It could take five years or more for goals to be met, so there is no time to lose in setting out a plan to reduce carbon emissions, writes Georgios Plevrakis, Director of Global Sustainability, ABS
ith so many fuel and technology options available and more certain to emerge in the next few years, devising a sustainable fleet-wide decarbonization strategy that meets your company’s needs is complex.
Underpinning whatever decarbonization solutions you select needs to be a robust safety regime that fully addresses the risks that could arise from introducing new technology, fuels and operational strategies.
Step #1 – Carbon Footprint And Intensity Profile
Management systems practitioners will tell you that you cannot manage what you do not measure, so the first step is to develop a carbon footprint and carbon intensity profile. Benchmarking the performance of each vessel in your current fleet provides the starting points against which improvements and progress towards future fuel efficiency and decarbonization goals can be measured.
Part of the process requires decoding data from the different assets to create a common language for individual vessel performance measurements and assessing how they compare across common metrics. This data will help target resources to assets where they are most needed, or assess whether investments are worthwhile.
A critical aspect of developing your profile is also looking ahead and identifying your goals. The idea is to start at the end; establish where you need or want to be and what a picture of what success will look like and let the emissions and fuel performance data mark the path to progress. Starting at the baseline, there should be clear objectives for near mid and long-term fleet performance.
Step #2 – Consider Your Options
In the next few years, a raft of new technologies, including those that support low and zero carbon fuels, are expected to mature and become available. The safety implications of these options will need to be fully understood and accounted for, and the value of each option will need to be assessed against the decarbonization goals of each asset and the wider fleet, including any anticipated ship orders.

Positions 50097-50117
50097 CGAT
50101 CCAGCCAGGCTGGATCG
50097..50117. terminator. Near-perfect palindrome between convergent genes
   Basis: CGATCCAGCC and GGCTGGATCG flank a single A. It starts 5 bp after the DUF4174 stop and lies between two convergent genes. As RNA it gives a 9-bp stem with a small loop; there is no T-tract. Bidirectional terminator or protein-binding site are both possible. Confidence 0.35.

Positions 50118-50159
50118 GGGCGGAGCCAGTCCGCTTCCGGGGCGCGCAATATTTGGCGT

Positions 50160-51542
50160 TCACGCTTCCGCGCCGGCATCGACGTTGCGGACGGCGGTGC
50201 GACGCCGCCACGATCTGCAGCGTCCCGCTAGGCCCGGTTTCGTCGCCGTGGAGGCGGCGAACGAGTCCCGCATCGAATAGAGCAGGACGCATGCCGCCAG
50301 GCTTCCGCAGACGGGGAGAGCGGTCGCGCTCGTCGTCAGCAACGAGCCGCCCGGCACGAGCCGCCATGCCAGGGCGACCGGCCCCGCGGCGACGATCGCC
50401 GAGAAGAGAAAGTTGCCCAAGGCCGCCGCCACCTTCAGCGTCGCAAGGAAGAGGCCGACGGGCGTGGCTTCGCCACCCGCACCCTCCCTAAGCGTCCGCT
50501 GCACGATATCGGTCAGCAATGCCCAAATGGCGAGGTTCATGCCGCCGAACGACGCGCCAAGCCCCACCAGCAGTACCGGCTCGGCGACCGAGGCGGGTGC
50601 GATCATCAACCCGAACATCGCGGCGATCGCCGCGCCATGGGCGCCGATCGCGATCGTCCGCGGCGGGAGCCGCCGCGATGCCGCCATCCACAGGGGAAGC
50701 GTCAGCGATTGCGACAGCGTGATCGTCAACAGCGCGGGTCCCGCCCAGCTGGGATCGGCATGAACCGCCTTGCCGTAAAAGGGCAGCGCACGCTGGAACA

While measures aimed at improving operational efficiency will be applied to each ship, the gains should also be measured in the context of the fleet. Data and digital solutions have the potential to optimize everything from fuel consumption and asset reliability to routing, scheduling and port stays.
Leveraging new operational strategies or advancements in ship technologies to lower carbon footprints should be measured against the performance of each individual vessel. Questions remain about whether most low-carbon new energy sources can deliver the base load power required for international shipping. Additionally, it is not currently assured that an adequate supply of any new fuels — let alone the supply chain infrastructure to deliver them — will be available.
For these reasons, you should plan to take five or more years for any decarbonization goals to be met from related initiatives. When these technologies mature enough for strategies to be formed and applied, any gains should be measured against individual vessels, both existing and new.
Step #3 – Implement Your Strategy
Shifting to low-carbon shipping will require changes to some aspects of how your business is delivered. Your goals will need to be clearly communicated to shoreside staff and crew onboard and any changes will need to be managed across all affected departments, operations and procurement activities, including research and development.
In most cases, external guidance and best practices will be available to help you effectively implement new technologies and operational changes, so it will most likely not be necessary to start from scratch. Measuring your progress is critical, so make sure you ground your measurements in quality data.
During the implementation of your strategy, monitor the alignment with your selected trajectory by putting in place the proper environmental monitoring system that will help you quickly identify potential deviations and provide decision support for corrective actions. This will also provide a structured platform for dependable sustainability reporting.
To help vessel operators in delivering a decarbonization strategy, the ABS provides the Environmental Monitor, which performs calculations in accordance with the Environmental Ship Index and Poseidon Principles, enabling tracking of numerous Key Performance Indicators and reporting on scrubber system performance.
It is important to recognise that decarbonization is a cycle of continuous process improvement and to achieve this means knowing the impact of decarbonization on all aspects of your business. The technology solutions that support the decarbonization of the shipping industry will continue to evolve over time. Your safety strategy and your business must have the ability to do the same, adapting to changes with the least possible disruption.
The views presented hereabove are only those of the author and do not necessarily those of SAFETY4SEA and are for information sharing and discussion purposes only.